Long­time tal­ent man­ager shares his ideal day.

Where Maui - - CONTENTS - Shep Gor­don

He was re­spon­si­ble for a pub­lic­ity stunt that halted traf­fic in Pi­cadilly Cir­cus in Lon­don. He is con­sid­ered by many as the in­ven­tor of the “celebrity chef.” And at this year’s Hawai‘i Food & Wine Fes­ti­val, Shep Gor­don will be hon­ored for his con­tri­bu­tions to the Hawai‘i Re­gional Cui­sine move­ment.

What was your role in the for­ma­tion of the Hawai‘i Re­gional Cui­sine move­ment?

Dur­ing the early ’90s, I used to get to­gether with chefs like Sam Choy, Mark Ell­man and Peter Mer­ri­man, and they used to come to my house to cook. It was un­com­fort­able be­cause they knew that I was man­ag­ing other chefs but they never asked me to rep­re­sent them. I sug­gested start­ing a move­ment and ev­ery­body was to­tally into it. So we did.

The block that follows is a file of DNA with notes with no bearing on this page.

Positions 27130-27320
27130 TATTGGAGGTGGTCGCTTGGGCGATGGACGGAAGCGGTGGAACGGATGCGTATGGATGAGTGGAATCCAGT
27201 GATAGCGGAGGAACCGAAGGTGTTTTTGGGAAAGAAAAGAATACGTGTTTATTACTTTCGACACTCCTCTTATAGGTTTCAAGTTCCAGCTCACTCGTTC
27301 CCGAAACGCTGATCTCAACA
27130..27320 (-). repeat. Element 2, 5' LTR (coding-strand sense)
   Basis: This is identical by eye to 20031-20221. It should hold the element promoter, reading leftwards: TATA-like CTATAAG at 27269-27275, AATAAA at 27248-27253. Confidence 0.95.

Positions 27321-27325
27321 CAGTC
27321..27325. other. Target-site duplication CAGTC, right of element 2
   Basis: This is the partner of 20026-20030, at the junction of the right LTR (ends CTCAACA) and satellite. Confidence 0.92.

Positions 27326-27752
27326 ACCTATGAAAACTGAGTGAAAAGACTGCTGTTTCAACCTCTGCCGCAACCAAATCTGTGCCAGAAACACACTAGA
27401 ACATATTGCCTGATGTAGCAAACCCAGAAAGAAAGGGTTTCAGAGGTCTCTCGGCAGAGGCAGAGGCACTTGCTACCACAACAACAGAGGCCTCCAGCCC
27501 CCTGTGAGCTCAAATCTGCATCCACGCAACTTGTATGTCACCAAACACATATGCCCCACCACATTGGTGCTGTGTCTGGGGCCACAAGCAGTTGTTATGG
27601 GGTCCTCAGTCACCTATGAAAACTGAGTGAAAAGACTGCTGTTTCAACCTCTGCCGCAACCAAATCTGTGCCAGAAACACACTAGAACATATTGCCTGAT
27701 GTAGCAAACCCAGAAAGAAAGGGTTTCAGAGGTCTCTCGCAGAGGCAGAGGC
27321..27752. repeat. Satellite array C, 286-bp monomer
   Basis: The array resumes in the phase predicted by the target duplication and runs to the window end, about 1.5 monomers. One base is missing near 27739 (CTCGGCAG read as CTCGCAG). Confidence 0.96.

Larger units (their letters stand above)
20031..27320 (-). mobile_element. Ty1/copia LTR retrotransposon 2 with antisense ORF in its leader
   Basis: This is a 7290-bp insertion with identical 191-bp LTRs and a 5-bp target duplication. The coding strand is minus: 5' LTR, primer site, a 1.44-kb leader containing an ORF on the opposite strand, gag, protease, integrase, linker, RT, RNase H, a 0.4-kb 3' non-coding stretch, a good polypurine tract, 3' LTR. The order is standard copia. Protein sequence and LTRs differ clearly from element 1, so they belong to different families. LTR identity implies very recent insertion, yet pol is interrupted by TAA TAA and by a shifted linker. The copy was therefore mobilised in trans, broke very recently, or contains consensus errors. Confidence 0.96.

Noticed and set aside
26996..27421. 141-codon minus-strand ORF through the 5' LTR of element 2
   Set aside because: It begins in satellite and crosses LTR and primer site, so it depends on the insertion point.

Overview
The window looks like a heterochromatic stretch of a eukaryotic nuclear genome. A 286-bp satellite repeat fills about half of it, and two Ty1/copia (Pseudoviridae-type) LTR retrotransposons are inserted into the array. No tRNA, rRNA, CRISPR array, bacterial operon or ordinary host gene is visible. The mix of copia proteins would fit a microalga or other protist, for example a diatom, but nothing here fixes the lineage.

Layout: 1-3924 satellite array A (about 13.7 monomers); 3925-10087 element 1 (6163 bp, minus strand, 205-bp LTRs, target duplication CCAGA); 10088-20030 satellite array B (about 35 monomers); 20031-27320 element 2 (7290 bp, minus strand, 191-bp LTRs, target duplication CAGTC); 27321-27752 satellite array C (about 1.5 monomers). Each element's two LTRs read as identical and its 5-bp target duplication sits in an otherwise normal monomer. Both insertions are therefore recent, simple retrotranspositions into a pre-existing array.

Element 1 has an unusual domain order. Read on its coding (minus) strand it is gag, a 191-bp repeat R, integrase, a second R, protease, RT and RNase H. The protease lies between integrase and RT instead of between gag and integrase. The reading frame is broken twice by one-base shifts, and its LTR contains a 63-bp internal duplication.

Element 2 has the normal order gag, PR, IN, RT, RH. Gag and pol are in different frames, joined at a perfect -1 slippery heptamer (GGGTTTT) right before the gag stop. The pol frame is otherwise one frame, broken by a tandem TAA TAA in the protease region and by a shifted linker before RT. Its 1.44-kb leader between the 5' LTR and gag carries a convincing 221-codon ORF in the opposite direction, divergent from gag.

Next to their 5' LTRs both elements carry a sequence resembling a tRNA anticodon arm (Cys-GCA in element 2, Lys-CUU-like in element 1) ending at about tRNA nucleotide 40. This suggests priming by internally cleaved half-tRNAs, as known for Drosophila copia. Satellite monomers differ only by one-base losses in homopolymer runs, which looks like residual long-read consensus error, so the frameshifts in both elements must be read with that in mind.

Many con­sider you as the in­ven­tor of the “celebrity chef” sta­tus?

I like to think that I’m the “ex­poser” of the celebrity chef. Long be­fore the term even ex­isted, I knew that chefs would be the stars of to­mor­row. But they weren’t be­ing rec­og­nized—nor paid—like other artists.

How dif­fer­ent is it man­ag­ing rock stars and celebrity chefs?

It’s not re­ally all that dif­fer­ent. As an artist man­ager, I want to cre­ate de­mand for my clients; whether it’s for a con­cert or a res­tau­rant.

How do you feel about be­ing hon­ored at the Hawai‘i Food & Wine Fes­ti­val?

It’s hum­bling and ex­cit­ing. When I first came to Maui, the din­ing scene was pretty bleak. And now it’s thriv­ing and con­tin­u­ing to get bet­ter.

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